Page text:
MOOC Design Lessons From The Trenches

Trench dug in a grassy area near some trees.

Duke University and its faculty have taken the initiative to explore the potential of massive, open, online courses (MOOCs) across a wide range of course topics. While supporting the faculty in developing their visions for these courses, I have learned a number of lessons I would like to summarize here. Although all of these have been reinforced while working on MOOCs, many will be familiar to anyone creating a new course of any kind.

Preparation & Planning

Course development is frequently a time-consuming endeavor, particularly for the first offering of a course. It will come as no surprise that MOOCs follow this pattern. The best MOOCs involve extensive planning before the first video gets recorded.

“MOOCs are to on-campus classroom teaching what a trans-Atlantic voyage is to whitewater rafting.”

By way of analogy, MOOCs are to on-campus classroom teaching what a trans-Atlantic voyage is to whitewater rafting. There are often many more people involved in preparing a MOOC than on-campus courses, and an instructor’s teaching experience and adaptability are harder to bring to bear in MOOCs than on campus. Fortunately, a well-planned MOOC should require very little investment in revisions for future sessions of the course.

Here are some corollary lessons about preparation and planning:

  • Start early (earlier than you think!). Expect several hundred to a couple thousand person-hours of working time per course, including roughly 10 hours of instructor time (planning the lesson and its place within the course, preparing materials like slides, transcripts, and in-video questions, recording the videos, and providing feedback for video edits) per hour of finished video. A minimum of two weeks development time per week of course content is strongly recommended.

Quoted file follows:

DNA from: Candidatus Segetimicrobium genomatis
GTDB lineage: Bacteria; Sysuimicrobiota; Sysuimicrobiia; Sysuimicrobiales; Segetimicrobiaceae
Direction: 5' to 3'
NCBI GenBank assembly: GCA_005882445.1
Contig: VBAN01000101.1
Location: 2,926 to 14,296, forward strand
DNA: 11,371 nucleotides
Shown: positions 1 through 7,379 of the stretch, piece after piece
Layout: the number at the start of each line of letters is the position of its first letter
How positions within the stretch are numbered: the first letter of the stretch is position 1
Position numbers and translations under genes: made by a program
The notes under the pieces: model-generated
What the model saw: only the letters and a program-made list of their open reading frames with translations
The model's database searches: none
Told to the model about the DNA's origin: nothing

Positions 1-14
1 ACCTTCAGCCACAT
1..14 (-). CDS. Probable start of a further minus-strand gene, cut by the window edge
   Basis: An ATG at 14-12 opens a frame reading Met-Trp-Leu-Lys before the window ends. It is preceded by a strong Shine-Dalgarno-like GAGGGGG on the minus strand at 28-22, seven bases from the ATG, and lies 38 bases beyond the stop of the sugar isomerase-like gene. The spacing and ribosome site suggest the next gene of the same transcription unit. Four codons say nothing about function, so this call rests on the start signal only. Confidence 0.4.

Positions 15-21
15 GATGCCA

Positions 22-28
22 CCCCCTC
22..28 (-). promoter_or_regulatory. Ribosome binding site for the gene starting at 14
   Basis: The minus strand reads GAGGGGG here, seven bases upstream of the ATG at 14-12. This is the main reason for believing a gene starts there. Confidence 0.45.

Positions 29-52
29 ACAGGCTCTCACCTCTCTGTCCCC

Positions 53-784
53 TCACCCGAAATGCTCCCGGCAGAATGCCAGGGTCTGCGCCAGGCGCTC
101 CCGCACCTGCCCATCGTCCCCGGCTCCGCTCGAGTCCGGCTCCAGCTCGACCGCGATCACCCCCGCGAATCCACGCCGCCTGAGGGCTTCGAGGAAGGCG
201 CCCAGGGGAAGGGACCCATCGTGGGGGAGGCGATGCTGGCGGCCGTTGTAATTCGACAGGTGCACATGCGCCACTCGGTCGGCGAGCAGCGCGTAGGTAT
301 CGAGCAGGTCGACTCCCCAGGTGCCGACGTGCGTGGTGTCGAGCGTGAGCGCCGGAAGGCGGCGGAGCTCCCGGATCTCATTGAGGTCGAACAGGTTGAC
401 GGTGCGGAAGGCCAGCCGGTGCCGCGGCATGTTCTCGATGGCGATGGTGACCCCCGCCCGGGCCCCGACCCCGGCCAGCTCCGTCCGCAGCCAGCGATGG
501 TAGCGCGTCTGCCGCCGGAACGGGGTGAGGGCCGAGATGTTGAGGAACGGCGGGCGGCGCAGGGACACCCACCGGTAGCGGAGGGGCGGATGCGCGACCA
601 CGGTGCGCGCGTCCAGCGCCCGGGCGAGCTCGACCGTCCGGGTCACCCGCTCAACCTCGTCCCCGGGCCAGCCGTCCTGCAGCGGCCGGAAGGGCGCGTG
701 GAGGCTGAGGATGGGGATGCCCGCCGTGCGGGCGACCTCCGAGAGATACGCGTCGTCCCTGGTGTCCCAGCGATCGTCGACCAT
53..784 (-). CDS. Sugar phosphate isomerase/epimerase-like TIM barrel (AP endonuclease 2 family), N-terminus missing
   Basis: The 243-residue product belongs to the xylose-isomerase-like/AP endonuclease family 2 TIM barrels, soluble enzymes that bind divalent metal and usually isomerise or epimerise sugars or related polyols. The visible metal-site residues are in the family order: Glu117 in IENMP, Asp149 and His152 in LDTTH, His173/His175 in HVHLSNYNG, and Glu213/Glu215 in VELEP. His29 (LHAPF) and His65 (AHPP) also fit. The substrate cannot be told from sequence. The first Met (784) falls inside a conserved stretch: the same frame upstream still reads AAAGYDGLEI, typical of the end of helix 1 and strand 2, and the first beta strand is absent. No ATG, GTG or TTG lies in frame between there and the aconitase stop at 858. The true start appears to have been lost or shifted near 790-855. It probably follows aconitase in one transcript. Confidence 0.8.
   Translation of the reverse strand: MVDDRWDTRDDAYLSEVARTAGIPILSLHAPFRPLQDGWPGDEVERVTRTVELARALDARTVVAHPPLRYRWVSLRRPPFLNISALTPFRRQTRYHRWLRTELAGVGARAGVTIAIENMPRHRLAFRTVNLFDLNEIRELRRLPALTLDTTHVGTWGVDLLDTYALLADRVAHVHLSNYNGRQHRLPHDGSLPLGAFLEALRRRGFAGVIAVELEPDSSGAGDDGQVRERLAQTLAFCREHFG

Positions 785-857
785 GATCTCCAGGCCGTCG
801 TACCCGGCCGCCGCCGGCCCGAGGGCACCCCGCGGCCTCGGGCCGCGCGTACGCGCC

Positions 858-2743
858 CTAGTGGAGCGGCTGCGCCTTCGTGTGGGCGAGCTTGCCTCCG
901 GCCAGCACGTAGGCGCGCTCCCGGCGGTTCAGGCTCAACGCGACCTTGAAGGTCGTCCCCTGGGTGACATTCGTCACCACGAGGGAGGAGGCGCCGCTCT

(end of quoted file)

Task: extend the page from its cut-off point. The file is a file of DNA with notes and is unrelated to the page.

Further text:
• Stay focused. Use learning objectives and make sure the assessments and videos are focused on those goals; resist the urge to record video that strays from the plan — students respond well to clarity of purpose in the material you present to them.
  • Practice! Many course-building activities need time set aside for new participants (including faculty!) to reach a good comfort level necessary for producing quality content, including video recording, educational video editing, online course site design, peer review rubric design, quiz design centered on repeated attempts and variations, and more.

Clear Communication

Designing a course for the large, diverse audiences that are typical of MOOCs is an exercise in clear communication in both written and video formats. We recommend removing as many idioms, cultural references, and slang from student communication as possible, because they often lead to confusion for at least some students and contribute to a sense that the course content is not intended for them.

“We recommend removing as many idioms, cultural references, and slang from student communication as possible, because they often lead to confusion for at least some students and contribute to a sense that the course content is not intended for them.”

Assumptions about a student’s knowledge or background should be examined carefully, too. MOOC students are usually far more diverse than those on a college campus. They stretch across large ranges in age (preteens to retirees), ethnicity (every group in the world), primary language (and English fluency), and educational background and subject expertise (doctorates in the field and experienced amateur practitioners to complete novices).

Another positive approach is to offer multiple routes to key information. Mentioning the learning objectives for a course or module both in text form and in the appropriate video recording helps to reinforce the importance of the information and is likely to capture the attention of a greater fraction of the audience. 

Good communication within your course development team is crucial, too! It can be very useful to have a digital storage space that is accessible to all the team members, where documents, videos, and assessments can all be shared, reviewed, and polished in a way that is visible to the whole team.